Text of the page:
Friday, August 8, 2014

My Fears, Corrie ten Boom's Strength

One day as I laid on my bed, curled up with a book, written by Corrie ten Boom, tears began to stream from my eyes and dampen my pillow. I could not stop reading and the tears would not stop flowing.

"I could feel Betsie's bony hand touching my face. It was pitch-black in Barracks 28 where seven hundred other prisoners were asleep. Each day hundreds of women died and their bodies were fed to the ovens. Betsie had grown so weak, and we both knew that death was always moments away.

"Are you awake, Corrie?" her weak voice sounded so far away.
"Yes, you wakened me."
" I had to. I need to tell you what God has said to me."

"...God showed me, " Bestsie said, "that after the war we must give to the Germans that which they now try to take away from us: our love for Jesus."

Bestsie's breath was coming in short gasps. She was so weak, her body wasted away until there was nothing but her thin skin stretched over brittle bones. "Oh, Betsie," I exclaimed, "you mean if we live we will have to return to Germany?"

Betsie patted my hand..."Corrie, there is so much bitterness. We must tell them that the Holy Spirit will fill their hearts with God's love."  (Tramp for the Lord, Corrie ten Boom: page 39)

The tears filled my eyes so that I could no longer read. As I put the book down, wiped my tears, I cried out to God, "I'm too afraid to go alone." I was not crying because Corrie and her sister Betsie were in Ravensbruck, Concentration Camp during World War II. My eyes did not create tears of amazement over Betsie's unconditional love for God and even her tormentors. I cried because I knew that as Betsie said those words to Corrie, they believed they were both going to live and travel together sharing the love of Jesus with the world. But Betsie died a few days after she spoke her God given vision to Corrie. Corrie lived. She was freed from the concentration camp. She returned home to an empty house, reminded that her family was killed by the Germans in the camp. She took hold of Betsie's vision and traveled the world alone for thirty years humbly sharing the precious love of Jesus with anyone who would listen.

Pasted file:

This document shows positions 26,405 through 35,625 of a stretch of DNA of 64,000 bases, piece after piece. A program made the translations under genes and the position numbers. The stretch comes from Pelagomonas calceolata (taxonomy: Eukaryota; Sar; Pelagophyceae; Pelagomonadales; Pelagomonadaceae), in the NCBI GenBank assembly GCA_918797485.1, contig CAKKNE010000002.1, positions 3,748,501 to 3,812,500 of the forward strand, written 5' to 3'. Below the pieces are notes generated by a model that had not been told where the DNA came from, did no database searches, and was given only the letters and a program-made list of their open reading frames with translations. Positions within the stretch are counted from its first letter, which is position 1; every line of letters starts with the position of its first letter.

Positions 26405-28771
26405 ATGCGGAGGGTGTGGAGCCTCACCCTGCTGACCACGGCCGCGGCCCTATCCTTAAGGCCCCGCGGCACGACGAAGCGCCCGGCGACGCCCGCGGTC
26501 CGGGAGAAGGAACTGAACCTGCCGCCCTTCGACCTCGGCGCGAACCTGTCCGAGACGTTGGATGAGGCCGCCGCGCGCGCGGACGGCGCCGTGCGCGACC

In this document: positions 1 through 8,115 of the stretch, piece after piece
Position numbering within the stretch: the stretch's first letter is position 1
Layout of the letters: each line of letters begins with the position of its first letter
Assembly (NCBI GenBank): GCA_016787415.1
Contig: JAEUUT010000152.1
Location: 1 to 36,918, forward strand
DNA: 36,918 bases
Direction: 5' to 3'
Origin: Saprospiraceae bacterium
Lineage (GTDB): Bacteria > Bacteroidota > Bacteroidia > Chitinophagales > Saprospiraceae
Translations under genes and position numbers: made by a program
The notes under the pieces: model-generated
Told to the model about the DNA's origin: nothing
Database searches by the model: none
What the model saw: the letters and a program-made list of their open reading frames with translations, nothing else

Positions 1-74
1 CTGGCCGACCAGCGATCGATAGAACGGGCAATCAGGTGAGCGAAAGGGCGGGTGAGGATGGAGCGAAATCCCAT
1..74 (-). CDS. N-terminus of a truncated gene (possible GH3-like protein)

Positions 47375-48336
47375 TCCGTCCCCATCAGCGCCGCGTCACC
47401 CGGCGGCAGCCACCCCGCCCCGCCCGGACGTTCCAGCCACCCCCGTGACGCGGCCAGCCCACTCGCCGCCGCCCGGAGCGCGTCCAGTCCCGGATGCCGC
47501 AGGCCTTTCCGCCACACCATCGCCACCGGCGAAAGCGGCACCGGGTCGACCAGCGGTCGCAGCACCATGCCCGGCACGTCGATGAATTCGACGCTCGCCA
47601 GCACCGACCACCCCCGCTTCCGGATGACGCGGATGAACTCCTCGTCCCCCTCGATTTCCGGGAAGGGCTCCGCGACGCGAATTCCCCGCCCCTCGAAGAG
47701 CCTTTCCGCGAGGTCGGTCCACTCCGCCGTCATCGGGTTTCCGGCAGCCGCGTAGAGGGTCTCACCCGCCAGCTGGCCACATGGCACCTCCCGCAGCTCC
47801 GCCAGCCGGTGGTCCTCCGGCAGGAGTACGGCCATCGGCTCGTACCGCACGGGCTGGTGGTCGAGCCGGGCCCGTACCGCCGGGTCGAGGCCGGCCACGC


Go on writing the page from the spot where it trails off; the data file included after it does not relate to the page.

I cried because I couldn't do it. I laid there thinking how afraid I would be to be all alone.
No father. No sisters. No home.
Only Jesus and a vision.
Could I obey?

"Now my father was dead. Only my Heavenly Father remained. I ran my hand over the door, letting my fingers explore the cracks. It was no longer my hiding place. Others lived here now, and the world was my classroom, and my only security came in knowing that underneath were the Everlasting Arms. How thankful I was for my Heavenly Father's strong hand around mine." (Tramp for the Lord, Corrie ten Boom: page 32)

"Thank you, Jesus, that I am alive," I said,
In my heart I heard Him reply, "Lo, I am with you alway, even unto the end of the world." (Matthew 28:30).
I stayed there for long minutes as the hands on the face of the cathedral tower pealed forth once again, this time with the sounds of Luther's famous hymn "A Mighty Fortress Is Our God." I listened and heard myself singing the hymn, not in Dutch, but in German: "Ein' feste Burg ist unser Gott."
"How like You, Lord, "I half-chuckled, "that You would remind me of Your grace by letting me hear a German hymn."
A policeman passed, looked at me, and spoke a friendly word.
I said, "Good-night, Policeman. A mighty fortress is our God. "
I was free."   (Tramp for the Lord, Corrie ten Boom: page 33)

I cried thinking about Corrie going home to Holland to see her empty childhood home. Her father, sister and relatives all dead. She was alone. Alone for the first time in her life. Alone with a vision planted in her heart by her sister who was no longer with her. I cried thinking about how sad, lonely, afraid she must have been, and yet, she moved. And yet, she stirred. And yet, she obeyed.

My own fears have crippled me many, many times. I think, "There is no way I could have traveled the world alone especially when Bestie's dream had been the two of them side by side sharing the Gospel." People have told me how brave they think I am. People have told me that I am a woman who can do anything I set my mind to. I have even been told how courageous I am. But I just laugh. I am afraid of my own shadow! The only times, and I mean the absolute only times, that I have forged through my forest of fears and completed a task was simply because I was convinced that God had asked me to do it. Without God I am nothing. Without God I can accomplish nothing.

I cried thinking, "What if God asked me to travel and spread the Word of God and His love to the nations all by myself?" I really do believe I would obey, but I know too that the fear would be so terribly great and I hated to even think of it. I know God wants me to think  about my fears, put them before Him and deal with them. He may never ask me to travel alone, to speak to large crowds, to love my tormentors, but He wants me ready to if He should ask.

Dear Lord,
My life is in your hands. Make me as clay to be shaped by the Potter. Form me, and change my heart to be ready to follow you and obey you no matter what fears I may have. Deal with my fears. Reveal them and may your perfect love drive them far from my heart. Build in me a stronger faith, a stronger trust in who you are, My Father-A Mighty Fortress. I love you, Jesus.
Your girl,


  1. "Do it afraid." It's a great quote I believe from Joyce Myers.. God never says we won't be afraid, but rather when we feel fear to put our trust in Him. Joshua 1:9 " Have I not commanded you, be strong and courageous. Do not be terrified, do not be discouraged, for The Lord your God will be with you wherever you go. Love you sister!